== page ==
Today marks my 100th recipe contribution to the Reading Eagle. I’ve been writing for Berks Country since it’s inception in the fall of 2012, and over these past few years I have gained a true appreciation for my editor Garry, who has rarely modified my writing except for a few grammatical corrections. He has allowed me to share stories of the people of Berks County, our culture, my heritage, and the sights, sounds, and tastes from around the world that have contributed to my interpretation of how food, family, and life are interconnected.
As many of my readers know, I often speak of my parents, after all, they provided the foundation for my love of cooking and entertaining. Today I would like to share with you a story about the people whom I called “mom-mom and pop-pop.” Those names are decidedly “Berks County” for grandparents, and although “mom-mom” has been replaced by “mimi” in recent generations (probably because today’s grandparents still have living parents with those names), my “mom-mom” and “pop-pop” were biologically not even my grandparents at all, they were my great aunt and great uncle. They owned a small delicatessen called “Esther’s” located at 8th and Penn Street; it was connected to the original Reading Farmer’s Market, where the Santander Arena now stands. As a child, I can distinctly remember the very busy Penn Street, the bustling restaurant, Pomeroy’s, and tapping their soda fountain as a “waitress in training”. We lived on Mineral Spring Road, where I admired the beautiful stone buildings which were then Central Catholic; after work my mom-mom and pop-pop often took me to play in the castle in City Park. I am proud to be a descendent of a family where the tradition of serving good food continues to live on, first through my mother, and now myself and my sister.
When I was younger, I couldn’t quite grasp the ambiguity of eternal life. Today I find myself increasingly focused on believing that the people who came before us continue to renew their life and energy in our daily lives, as they have shaped our character and molded the personalities of our children. I challenge you to hit the pause button in your own busy life and allow the vitality of your loved ones to resonate and inspire you. Uncle Pat Spadafora, “pop-pop”, co-owner of Esther’s, was also a district justice in the County of Berks back in the 1970s and the youngest of 6 children to Cecelia and Antonio, Italian immigrants who came to New York from Sersale, Italy (Calabria) in 1905. During his retirement years, you could find Patsy happily driving a tractor on the back field of his “farm” in Alsace Township. This recipe comes to you straight from the kitchen of Esther’s restaurant; traditional Berks County Shepard’s Pie (minus the meat of course). Things certainly have changed a lot over the past few years; as I try hard to encourage my children to put down their device and hug their grandparents a bit tighter, I encourage you to do the same. On this 100th recipe, I would like to leave you with a favorite quote of mine by Edwin Hubbell Chapin: “Every action of our lives touches on some chord that will vibrate in eternity.” Do you remember Esther’s Restaurant? If so, tweet me your favorite dish @KateMurrayPA.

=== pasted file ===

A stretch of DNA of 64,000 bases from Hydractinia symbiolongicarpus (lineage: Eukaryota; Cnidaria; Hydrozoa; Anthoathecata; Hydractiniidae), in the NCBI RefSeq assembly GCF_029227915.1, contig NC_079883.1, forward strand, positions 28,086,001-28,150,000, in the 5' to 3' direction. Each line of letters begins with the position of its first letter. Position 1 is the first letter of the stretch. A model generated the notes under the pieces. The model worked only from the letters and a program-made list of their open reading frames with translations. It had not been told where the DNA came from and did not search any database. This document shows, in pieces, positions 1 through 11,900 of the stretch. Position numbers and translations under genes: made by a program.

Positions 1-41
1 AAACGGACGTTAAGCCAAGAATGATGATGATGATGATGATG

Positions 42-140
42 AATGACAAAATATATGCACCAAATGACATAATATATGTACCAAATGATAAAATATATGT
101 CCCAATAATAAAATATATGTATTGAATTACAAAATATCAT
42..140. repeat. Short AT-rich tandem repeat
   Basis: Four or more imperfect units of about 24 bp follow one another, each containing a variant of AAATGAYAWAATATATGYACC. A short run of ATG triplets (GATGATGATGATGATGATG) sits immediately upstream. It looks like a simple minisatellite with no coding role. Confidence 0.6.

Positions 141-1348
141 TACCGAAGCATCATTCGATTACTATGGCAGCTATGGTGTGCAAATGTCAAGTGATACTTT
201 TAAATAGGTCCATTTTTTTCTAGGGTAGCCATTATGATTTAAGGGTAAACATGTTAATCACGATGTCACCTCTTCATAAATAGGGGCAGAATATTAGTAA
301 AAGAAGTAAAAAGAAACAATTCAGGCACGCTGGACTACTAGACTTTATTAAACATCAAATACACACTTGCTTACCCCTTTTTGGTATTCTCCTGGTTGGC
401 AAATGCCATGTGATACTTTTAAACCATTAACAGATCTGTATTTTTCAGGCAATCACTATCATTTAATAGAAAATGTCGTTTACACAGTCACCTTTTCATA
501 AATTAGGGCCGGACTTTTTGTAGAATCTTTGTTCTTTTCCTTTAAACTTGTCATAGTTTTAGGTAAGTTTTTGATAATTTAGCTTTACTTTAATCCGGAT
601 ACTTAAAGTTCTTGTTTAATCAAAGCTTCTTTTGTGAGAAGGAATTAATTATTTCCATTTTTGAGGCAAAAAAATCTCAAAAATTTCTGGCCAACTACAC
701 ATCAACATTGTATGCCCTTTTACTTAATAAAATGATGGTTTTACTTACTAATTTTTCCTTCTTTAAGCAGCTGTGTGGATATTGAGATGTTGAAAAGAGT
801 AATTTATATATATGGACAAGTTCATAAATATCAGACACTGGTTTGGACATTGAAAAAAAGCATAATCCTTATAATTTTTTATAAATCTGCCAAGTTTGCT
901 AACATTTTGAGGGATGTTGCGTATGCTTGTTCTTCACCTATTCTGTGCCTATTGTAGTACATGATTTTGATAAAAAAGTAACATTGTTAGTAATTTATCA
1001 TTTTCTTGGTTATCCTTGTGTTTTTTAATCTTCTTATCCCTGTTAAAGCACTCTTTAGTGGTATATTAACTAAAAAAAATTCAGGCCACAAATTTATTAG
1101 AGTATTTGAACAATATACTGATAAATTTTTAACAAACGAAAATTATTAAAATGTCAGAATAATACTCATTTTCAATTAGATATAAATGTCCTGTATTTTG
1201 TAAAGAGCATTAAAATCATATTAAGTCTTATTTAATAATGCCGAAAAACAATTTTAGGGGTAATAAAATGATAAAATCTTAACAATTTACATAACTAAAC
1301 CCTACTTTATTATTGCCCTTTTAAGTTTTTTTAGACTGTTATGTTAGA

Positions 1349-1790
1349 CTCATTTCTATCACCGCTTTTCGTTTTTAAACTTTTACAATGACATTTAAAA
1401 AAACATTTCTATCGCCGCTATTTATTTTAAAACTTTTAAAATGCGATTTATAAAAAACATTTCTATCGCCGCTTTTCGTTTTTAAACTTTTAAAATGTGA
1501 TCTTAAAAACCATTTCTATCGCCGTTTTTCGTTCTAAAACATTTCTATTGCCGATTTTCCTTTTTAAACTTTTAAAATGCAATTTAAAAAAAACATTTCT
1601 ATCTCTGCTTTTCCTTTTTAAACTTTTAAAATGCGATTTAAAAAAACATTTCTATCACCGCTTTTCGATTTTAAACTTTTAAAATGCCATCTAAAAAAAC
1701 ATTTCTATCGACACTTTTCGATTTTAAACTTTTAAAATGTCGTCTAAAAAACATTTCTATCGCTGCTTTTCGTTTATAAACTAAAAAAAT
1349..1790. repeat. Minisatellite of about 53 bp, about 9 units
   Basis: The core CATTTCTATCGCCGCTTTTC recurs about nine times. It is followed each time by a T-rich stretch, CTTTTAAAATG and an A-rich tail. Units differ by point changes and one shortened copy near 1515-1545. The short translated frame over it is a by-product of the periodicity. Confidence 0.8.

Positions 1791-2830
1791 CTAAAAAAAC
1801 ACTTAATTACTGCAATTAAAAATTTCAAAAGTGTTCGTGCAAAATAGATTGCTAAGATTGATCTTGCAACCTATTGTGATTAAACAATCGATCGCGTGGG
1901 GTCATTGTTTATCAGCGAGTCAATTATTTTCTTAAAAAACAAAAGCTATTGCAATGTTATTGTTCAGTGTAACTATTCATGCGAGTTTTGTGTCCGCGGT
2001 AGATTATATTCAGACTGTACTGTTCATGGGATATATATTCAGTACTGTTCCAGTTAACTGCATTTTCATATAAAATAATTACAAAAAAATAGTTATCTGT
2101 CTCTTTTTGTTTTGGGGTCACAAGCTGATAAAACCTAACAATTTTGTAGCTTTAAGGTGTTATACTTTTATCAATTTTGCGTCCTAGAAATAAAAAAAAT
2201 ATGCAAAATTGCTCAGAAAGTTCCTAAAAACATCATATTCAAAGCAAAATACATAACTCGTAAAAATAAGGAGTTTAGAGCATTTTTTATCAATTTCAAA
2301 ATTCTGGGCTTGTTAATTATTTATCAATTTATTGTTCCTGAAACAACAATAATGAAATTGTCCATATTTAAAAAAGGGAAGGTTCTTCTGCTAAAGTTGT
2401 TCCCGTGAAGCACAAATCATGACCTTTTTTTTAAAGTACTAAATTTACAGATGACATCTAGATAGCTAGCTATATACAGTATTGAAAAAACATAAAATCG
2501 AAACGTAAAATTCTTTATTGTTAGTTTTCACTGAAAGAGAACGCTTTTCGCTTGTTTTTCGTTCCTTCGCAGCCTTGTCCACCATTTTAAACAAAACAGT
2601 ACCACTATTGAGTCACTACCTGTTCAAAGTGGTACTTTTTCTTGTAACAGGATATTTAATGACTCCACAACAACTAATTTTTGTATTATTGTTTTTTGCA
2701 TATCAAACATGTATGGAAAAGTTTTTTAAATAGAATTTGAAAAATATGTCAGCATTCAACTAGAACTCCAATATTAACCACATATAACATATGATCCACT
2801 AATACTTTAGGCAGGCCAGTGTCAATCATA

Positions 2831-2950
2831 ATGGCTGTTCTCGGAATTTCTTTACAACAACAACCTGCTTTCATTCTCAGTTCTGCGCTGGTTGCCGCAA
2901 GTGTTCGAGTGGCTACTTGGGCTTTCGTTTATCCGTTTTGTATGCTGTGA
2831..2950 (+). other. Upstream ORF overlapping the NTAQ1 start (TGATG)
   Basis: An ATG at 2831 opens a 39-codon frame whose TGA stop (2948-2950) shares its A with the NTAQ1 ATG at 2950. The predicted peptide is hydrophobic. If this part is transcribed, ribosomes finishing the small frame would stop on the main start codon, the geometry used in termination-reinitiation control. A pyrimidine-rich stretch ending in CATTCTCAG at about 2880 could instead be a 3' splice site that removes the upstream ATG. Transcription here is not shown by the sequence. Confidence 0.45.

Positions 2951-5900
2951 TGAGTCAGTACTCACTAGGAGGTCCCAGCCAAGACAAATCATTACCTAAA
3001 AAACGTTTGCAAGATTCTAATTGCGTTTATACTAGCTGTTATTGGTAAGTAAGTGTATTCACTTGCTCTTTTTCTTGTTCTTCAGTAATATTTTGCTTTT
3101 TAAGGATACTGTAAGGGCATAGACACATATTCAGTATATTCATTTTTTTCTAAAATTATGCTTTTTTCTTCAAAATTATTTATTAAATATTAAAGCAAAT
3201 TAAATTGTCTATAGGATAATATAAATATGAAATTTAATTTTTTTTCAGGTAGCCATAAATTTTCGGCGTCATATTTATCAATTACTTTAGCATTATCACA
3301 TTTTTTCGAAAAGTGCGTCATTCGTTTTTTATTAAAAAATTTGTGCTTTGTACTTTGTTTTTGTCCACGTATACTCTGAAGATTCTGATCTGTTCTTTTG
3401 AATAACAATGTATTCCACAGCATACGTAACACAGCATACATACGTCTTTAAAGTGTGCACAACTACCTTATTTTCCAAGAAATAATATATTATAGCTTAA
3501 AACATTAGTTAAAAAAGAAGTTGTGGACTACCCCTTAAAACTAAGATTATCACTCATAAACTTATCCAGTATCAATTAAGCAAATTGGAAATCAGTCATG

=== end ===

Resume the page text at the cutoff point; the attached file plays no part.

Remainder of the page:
Esther’s Vegetarian Shepard’s Pie
For the pie crust:
2 1/2 cups flour
1 tsp. salt
1 tsp. baking powder
1 stick of cold butter
2/3 cup ice water
Use a mixer or food processor until the dough balls up, flour your workspace and knead the dough, then wrap in plastic wrap and refrigerate for about 30 minutes.
Honestly, I only make my own pie crust when I forget to buy a pie crust at the store. Keep pie crust on hand in your freezer, or use the above recipe in a pinch.
Ingredients for the filling:
1 vidalia onion
2 sweet bell peppers (any color)
1 lb of mushrooms
1 package of peas
1 lb of potatoes, skin removed (alternately you can substitute a box of instant potatoes)
1/2 cup of cream or milk for potato mashing
1 tbsp. oregano
2 tbsp. marsala cooking wine
salt and pepper
brown gravy (if using)
Saute onions, carrots and peppers in the marsala until caramelized, then add mushrooms and saute about 5 more minutes until the mushrooms soften. Empty any excess liquid and set aside. Skin and boil the potatoes for about 12 minutes or until fork tender. Mash the potatoes with milk, butter, salt and pepper (to save time, I use a food processor for potato mashing too). Roll out your pie crust and spread it in a sprayed, oven-safe baking dish. Layer the vegetables inside the pie crust and add the peas on top. If you are using frozen peas, make sure you defrost the peas before adding them to the pie, otherwise your pie will contain too much liquid. Top with the mashed potatoes and bake at 375 for about 45 minutes. Serve with brown gravy, corn and rolls.